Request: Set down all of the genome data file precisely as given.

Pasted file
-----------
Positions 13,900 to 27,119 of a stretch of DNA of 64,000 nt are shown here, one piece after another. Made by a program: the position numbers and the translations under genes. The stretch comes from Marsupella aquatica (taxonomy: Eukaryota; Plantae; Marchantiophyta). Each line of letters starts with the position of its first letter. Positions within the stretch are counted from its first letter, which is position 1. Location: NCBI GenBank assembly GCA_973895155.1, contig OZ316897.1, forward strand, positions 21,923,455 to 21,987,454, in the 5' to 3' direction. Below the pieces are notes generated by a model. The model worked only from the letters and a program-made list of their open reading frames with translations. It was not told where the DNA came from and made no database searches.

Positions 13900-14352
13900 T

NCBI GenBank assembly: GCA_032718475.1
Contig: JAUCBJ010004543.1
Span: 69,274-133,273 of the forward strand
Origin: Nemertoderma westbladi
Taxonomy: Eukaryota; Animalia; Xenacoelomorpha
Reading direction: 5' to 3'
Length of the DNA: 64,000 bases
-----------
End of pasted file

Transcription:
Positions 13,900 to 27,119 of a stretch of DNA of 64,000 nt are shown here, one piece after another. Made by a program: the position numbers and the translations under genes. The stretch comes from Marsupella aquatica (taxonomy: Eukaryota; Plantae; Marchantiophyta). Each line of letters starts with the position of its first letter. Positions within the stretch are counted from its first letter, which is position 1. Location: NCBI GenBank assembly GCA_973895155.1, contig OZ316897.1, forward strand, positions 21,923,455 to 21,987,454, in the 5' to 3' direction. Below the pieces are notes generated by a model. The model worked only from the letters and a program-made list of their open reading frames with translations. It was not told where the DNA came from and made no database searches.

Positions 13900-14352
13900 T

NCBI GenBank assembly: GCA_032718475.1
Contig: JAUCBJ010004543.1
Span: 69,274-133,273 of the forward strand
Origin: Nemertoderma westbladi
Taxonomy: Eukaryota; Animalia; Xenacoelomorpha
Reading direction: 5' to 3'
Length of the DNA: 64,000 bases